It's a shame, because the standard of science in the students of this country is suffering as a result - despite the fact A level results get 'better' every year. The ridicule associated with the frequent assertions by ministers and education chiefs that standards are improving is comical.

It also means top universities like Cambridge have a much tougher job trying to figure out which applicants were worth their A grades, and which not.

  • 5.
  • At 06:02 PM on 24 Oct 2006,
  • Ruari McCallion wrote:

I think they're all (c). The first two seemed vaguely familiar but I must confess I took a flyer on the third.
I shall have to ask my 19-year-old daughter, who's studying Physics at University College, London.
What??? A young person doing Physics, and a female, to boot?
Maybe science isn't as deeply mired in crisis as we think!
Ruari McCallion (English and Sociology, if you're interested, with a bit of history and a lot of student politics on the side. I was a 70s student!)

Just to show off at pensionable age:
1. (c) 9.43N 58.0
2. (c) 1.8km, 32s
3. (b) 11.2ms-1

Enjoyed the trick at No.3

  • 7.
  • At 07:07 PM on 24 Oct 2006,
  • Andrew H wrote:

I agree with the first commentator - this stuff is more O'Level than A'Level.

The first question is simple Pythagoras and then a use of a trig ratio to calculate the angle.

The second is solved using the 'V squared' equation to find S, and the time taken calculated by dividing the take-off speed by the acceleration.

The third is a little trickier: You have to find the time taken to fall 6.4m under gravity, using the third equation with u=0 and a=9.8. Then substituting for t in the first equation of motion, with a=9.8, will give the VERTICAL speed at impact.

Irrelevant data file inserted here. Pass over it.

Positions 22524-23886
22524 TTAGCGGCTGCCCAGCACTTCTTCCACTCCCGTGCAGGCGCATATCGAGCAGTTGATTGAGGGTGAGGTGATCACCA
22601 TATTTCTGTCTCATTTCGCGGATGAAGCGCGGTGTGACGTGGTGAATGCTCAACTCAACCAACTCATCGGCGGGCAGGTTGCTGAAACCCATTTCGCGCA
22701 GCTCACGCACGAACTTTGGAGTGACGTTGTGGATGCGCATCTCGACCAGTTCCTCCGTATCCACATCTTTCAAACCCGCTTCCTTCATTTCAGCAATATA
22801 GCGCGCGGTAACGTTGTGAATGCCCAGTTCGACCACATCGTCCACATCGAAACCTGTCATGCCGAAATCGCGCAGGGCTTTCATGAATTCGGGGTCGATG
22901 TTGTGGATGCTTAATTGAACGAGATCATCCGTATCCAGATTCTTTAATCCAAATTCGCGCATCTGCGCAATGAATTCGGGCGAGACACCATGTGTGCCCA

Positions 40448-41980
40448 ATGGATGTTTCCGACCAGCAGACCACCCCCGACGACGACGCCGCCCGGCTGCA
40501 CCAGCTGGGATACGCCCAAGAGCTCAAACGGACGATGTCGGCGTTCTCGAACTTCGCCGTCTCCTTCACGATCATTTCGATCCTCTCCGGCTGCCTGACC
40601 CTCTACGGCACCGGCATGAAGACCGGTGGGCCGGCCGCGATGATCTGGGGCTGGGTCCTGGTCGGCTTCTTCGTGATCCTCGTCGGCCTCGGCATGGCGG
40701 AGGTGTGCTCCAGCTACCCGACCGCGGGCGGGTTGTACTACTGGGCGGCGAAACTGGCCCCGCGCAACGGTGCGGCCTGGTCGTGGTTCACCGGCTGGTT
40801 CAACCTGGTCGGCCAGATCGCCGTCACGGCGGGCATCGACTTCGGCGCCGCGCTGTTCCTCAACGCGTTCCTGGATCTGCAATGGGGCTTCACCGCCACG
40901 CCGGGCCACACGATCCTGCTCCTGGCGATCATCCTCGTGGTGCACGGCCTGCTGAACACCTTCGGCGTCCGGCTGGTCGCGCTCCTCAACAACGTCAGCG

• 8.
  • At 07:39 PM on 24 Oct 2006,
  • Ruari McCallion wrote:

Ed Iglehart - you're right! I was adding the gravitational acceleration. Stupid me!
To the commentators who are saying 'this is more O-level' - you're correct, and it's hardly any surprise. It's a homework assignment at the START of A-Level, not the end of a 2-year course. I expect things will get tougher for the intrepid aged student.
Shueb Hussain - congratulations on your excellent marks at A-Level. Shame you haven't worked out that the AVERAGE standard is much higher: we now have over 40 per cent of our 18-year-olds going on to higher education: in the 1970s, it was about 10 per cent. Were we, who were privileged to do so, that much brighter? No. Back in those days, we hadn't grown out of the idea that we needed an elite to run the Empire, and the rest could go hang. The education model now goes some way to recognising that we need a population that has, generally, been educated to a higher level. It's not perfect, but please get off that 'not as hard as it was in my day' hobby-horse. Young people today are, on average, educated to a much higher level than they were in mine. And thank goodness for it - fewer on the scrapheap at 11, 16 and 18 is better for the country and for them.

  • 9.
  • At 07:56 PM on 24 Oct 2006,
  • Nick Murphy wrote:

We covered 'SUVAT' equations as part of my GCSE Physics course. Sad to see things don't get much more difficult...

  • 10.
  • At 08:40 PM on 24 Oct 2006,
  • Nick I wrote:

"I'm sure I would have been able to do the calculations easily as part of my Physics O Level (c1976), and without the multiple guess answers"

I think it is fair to point out that this topic is a small part of the the first of six modules at A Level, and that the exam itself has no multiple choice questions whatsoever.

  • 11.
  • At 08:42 PM on 24 Oct 2006,
  • stephan wrote:


To Ruari & Ed:

The vertical speed will just be v=a*t with t = Sqrt(2*s/a), yielding v=Sqrt(2*s*a)=
Sqrt(2*6.4 m *9.8 m/s^2)=11.2 m/s.

But they asked for the total velocity. Assuming no air friction the horizontal velocity at impact is still 14.0 m/s. Using phytogras then gives 17.9 m/s

Of course, that's assuming a flat planet with no atmosphere.

Now calculate the angle of bounce.

  • 13.
  • At 08:52 PM on 24 Oct 2006,
  • Shueb Hussain wrote: